A team of Cleveland Clinic researchers have discovered a key pathway that leads to recurrence and treatment resistance in endometrial cancer, providing the potential for much needed new therapies for women with limited options.
For the past 25 years, standard therapy for endometrial and ovarian cancers has included surgery and the chemotherapy drug cisplatin. While these treatments typically are initially successful, the cancer often recurs and becomes resistant to cisplatin, leaving patients with limited treatment options.
The Cleveland Clinic team studied the unique role of an immune regulatory protein, called CD55, which is abundant on the surface of endometrioid ovarian cancer and uterine cancer cells. Using human cells and patient-derived tissue models, they found CD55 to be the most prevalent on cancer stem cells, a subgroup of aggressive cancer cells that are thought to be responsible for recurrence and spread of many types of cancer.
The researchers discovered that high levels of CD55 caused cancer stem cells to be more aggressive and resistant to cisplatin than non-stem cell cancer cells. The CD55 pathway is unique in that it controls both stem cell self-regulation/growth and therapeutic resistance, while other mechanisms control just one or the other.
In addition, when CD55 was removed from cells, they became sensitive to cisplatin in cell culture models and in pre-clinical mouse models. The researchers hope that blocking the protein will enhance cisplatin treatments and that high expression of CD55 could be used as a biological marker of aggressive gynecologic cancers. The team plans to complete further preclinical testing followed by a clinical trial in patients with CD55-expressing endometrial cancers.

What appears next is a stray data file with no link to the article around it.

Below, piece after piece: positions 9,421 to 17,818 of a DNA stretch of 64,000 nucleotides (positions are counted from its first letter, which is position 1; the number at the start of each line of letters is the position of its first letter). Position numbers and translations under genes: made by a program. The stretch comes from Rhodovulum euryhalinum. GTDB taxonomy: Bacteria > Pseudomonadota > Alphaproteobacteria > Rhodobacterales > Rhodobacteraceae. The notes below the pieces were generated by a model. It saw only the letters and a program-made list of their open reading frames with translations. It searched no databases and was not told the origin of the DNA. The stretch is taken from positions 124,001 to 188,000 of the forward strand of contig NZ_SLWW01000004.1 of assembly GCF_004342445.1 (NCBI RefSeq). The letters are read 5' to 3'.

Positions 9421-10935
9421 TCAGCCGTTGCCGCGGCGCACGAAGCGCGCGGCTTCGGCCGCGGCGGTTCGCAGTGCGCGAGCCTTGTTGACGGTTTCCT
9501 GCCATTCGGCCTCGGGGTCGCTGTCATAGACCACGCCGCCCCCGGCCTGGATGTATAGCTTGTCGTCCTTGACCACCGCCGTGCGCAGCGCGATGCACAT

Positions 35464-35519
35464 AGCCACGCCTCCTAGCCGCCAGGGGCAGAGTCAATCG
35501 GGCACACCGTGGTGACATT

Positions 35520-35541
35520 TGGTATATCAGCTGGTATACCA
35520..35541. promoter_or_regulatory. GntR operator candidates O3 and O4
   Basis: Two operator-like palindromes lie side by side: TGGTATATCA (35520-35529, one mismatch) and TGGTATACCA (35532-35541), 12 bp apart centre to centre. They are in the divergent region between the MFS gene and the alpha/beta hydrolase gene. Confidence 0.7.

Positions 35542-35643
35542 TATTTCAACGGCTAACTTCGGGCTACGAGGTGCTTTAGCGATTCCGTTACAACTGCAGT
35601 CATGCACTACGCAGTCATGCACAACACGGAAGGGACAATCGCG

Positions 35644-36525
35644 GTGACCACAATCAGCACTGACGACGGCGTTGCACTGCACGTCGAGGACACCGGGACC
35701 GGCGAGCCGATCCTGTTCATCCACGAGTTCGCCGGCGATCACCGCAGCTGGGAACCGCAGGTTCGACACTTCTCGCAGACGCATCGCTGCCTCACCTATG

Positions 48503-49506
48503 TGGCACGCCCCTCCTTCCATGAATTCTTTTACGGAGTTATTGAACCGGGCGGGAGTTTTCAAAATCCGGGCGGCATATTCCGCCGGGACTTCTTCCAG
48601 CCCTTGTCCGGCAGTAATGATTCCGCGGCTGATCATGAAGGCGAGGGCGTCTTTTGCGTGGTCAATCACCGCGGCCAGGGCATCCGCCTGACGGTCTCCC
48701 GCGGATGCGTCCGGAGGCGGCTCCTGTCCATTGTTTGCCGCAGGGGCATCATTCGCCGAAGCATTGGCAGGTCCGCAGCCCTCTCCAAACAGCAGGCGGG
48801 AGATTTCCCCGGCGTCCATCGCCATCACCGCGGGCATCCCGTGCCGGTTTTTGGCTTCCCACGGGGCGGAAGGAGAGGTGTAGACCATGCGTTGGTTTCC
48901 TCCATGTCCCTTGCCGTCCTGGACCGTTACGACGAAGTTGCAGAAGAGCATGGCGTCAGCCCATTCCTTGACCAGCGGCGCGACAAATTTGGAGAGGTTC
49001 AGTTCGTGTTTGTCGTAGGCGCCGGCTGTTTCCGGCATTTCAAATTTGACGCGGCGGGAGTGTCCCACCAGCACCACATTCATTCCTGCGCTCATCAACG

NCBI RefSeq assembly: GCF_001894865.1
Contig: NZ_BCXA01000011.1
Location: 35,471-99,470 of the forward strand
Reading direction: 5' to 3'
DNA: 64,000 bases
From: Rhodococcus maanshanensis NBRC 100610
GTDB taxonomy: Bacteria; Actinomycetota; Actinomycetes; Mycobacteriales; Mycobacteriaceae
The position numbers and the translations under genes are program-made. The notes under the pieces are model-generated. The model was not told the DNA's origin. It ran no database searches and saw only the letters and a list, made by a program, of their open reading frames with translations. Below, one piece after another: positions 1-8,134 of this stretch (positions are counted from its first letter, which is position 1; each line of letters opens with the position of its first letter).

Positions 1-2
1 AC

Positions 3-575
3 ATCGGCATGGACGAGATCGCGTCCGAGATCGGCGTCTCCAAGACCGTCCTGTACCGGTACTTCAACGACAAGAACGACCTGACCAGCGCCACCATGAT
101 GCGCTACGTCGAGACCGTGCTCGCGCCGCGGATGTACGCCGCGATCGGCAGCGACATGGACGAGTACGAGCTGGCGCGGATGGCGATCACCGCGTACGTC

The study was co-led by Justin Lathia, Ph.D., and Ofer Reizes, Ph.D., both of the Department of Cellular & Molecular Medicine in Cleveland Clinic Lerner Research Institute. Dr. Reizes holds the Laura J. Fogarty Endowed Chair for Uterine Cancer Research at Cleveland Clinic.
“We have discovered a unique role for the CD55 complement signaling pathway in cancer as a target which offers an opportunity to prevent recurrence and associated mortality in endometrial cancer patients. Fortunately, there is already an FDA investigational drug that can inhibit the CD55 signaling pathway,” Dr. Lathia said. “We hypothesize that using this drug in combination with cisplatin will improve treatment outcomes.”
“Endometrial cancer is the most common gynecologic malignancy in the United States, yet research in this area is understudied and underfunded,” Dr. Reizes added. “We hope that our study will lead to much needed new therapy options for women with treatment resistant, relapsed disease.”
Research fellow Caner Saygin, M.D., was first author on this study, which was published in the Journal of Experimental Medicine.
This work is funded by National Institutes of Health (NIH) grant CA191263. The work in the Reizes laboratory is also supported by Cleveland Clinic Foundation, Clinical and Translational Science Collaborative of Cleveland (UL1TR000439), Case Comprehensive Cancer Center (P30 CA043703), Cleveland Clinic VeloSano Bike Race, and the Laura J. Fogarty Endowed Chair for Uterine Cancer Research (O.R.). The Lathia laboratory also receives funding from the NIH grants NS089641, NS083629, and CA157948; a Distinguished Scientist Award from the Sontag Foundation, a Research Scholar Award from American Cancer Society, Blast GBM, Cleveland Clinic VeloSano Bike Race, and Case Comprehensive Cancer Center. This work utilized the Leica SP8 confocal microscope that was purchased from NIH SIG grant 1S10OD019972-01.